In our careers, so full of great expectations, is it time to settle for what we can get?
I'm not overly fond of my never-ending ride on the cynicism wagon, but my never-ending news feeds with 10K+ layoffs at Meta and Amazon couldn't care less. And it's still too soon to pump the brakes to a halt.
If it's this lousy right before the holidays, just imagine those companies waiting until after the holidays to spill the bad news beans.
In Yucky Zucky's defense, many executives have never been so blessed as to receive at least four months of severance when they get canned—let alone paid health insurance and career support services.
But I digress. I'm not going to start pretending Facebook has been anything but a scourge on society.
As the market floods with fresh talent from massive FAANG RIFs, (and I believe these to be a RIF—not Layoff), is there more competition than ever for your job?
Is Facebook screwing up your life again?
Stoking The Flames of Perception
Haven't you heard? Meta employees get paid a lot. Perhaps more than they are worth to other tech companies. They may keep this expectation while they work to find new opportunities.
Also, Meta is quite the tech behemoth.
To assimilate into a culture of 75,000+ employees, it's no doubt that some non-trivial effort has been made to play big corporate politics. You know what I mean, participate in drum circles and chanting, consume the standard issue of Kool-aid rations, yadda yadda.
And I pick on Meta, but the general perception applies to other major tech companies dropping staff like wildfire. However, companies such as Oracle and Amazon have a notoriously toxic perception of culture vs., say, Stripe, Twitter, Zendesk, Docusign, or Twilio.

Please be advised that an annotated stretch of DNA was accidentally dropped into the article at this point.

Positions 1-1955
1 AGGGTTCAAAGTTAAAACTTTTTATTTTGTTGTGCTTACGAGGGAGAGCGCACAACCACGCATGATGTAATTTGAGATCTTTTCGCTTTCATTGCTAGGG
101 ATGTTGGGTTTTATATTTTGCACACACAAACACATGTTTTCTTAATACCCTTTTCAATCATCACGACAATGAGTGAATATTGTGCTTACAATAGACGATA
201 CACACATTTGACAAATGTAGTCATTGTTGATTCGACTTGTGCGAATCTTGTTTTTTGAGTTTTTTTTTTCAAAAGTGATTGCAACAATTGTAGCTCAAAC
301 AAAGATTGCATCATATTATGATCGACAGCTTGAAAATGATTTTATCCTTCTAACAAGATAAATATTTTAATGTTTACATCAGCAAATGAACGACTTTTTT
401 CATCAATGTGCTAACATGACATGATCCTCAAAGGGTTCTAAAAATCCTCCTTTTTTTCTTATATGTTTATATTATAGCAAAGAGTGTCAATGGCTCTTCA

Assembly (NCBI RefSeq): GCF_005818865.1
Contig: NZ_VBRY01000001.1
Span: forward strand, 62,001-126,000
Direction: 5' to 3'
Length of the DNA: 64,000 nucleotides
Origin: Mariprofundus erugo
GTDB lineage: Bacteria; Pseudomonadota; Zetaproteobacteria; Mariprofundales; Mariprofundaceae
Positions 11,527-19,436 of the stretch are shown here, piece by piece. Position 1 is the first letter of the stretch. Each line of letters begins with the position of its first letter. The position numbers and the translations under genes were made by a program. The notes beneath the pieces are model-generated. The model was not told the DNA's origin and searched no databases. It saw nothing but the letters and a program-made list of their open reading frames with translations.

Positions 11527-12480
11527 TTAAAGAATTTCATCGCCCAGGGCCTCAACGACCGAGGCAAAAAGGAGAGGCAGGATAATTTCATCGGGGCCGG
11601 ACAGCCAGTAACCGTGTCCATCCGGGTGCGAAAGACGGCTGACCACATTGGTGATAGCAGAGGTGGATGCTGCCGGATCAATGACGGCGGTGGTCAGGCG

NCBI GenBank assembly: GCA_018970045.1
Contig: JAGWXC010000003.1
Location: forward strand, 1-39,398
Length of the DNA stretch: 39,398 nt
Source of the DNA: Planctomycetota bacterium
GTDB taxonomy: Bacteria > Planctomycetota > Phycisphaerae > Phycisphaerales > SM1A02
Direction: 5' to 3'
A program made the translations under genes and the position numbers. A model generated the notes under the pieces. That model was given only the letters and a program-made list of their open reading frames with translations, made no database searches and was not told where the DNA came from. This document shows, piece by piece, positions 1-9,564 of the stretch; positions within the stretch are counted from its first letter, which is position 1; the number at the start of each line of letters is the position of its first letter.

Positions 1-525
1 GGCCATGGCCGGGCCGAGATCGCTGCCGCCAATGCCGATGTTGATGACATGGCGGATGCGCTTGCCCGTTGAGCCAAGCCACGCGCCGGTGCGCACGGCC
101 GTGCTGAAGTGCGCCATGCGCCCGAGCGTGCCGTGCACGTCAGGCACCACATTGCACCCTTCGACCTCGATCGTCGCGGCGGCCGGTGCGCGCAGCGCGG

So are the fresh FAANG'rs really coming after your jobs?
Are New Layoffs Competing With You?
If you're a job seeker in big-time tech and want more of it, e.g., Hubspot, Salesforce, Shopify, Adobe, Zendesk, LinkedIn, IBM, etc.—and they're still hiring—then yes. Competition is picking up. Double down on your unique value/positioning and get aggressive.
But if you're a startup executive in transition, working in a more traditional executive role in another industry, or you're targetting small to midsize orgs, you can put your pitchforks down because they probably aren't after you yet.
I anticipate that the masses of those laid off would prefer to get into roles similar to what they were doing (and making) previously. Plus, I have heard as much from about a half dozen former staffers. Which, by the rule of Silicon Valley growth data, means they all will behave like that at scale. Obviously.
Sure, some will take this opportunity to cozy up to the romantic notions of the Great Resignation and seek a career re-awakening (call me pls), but in the scheme of things, not right away. Thanksgiving is around the corner, and taking a breather for Christmas and the New Year is beyond reasonable for the average professional on a 4-month severance.
However, should the market continue to wane (bet on it), and these professionals reach the end of their severance rope without landing another role—then you can expect a higher percentage of former FAANG professionals seeking a new home in the smaller companies that many of you have called home for years.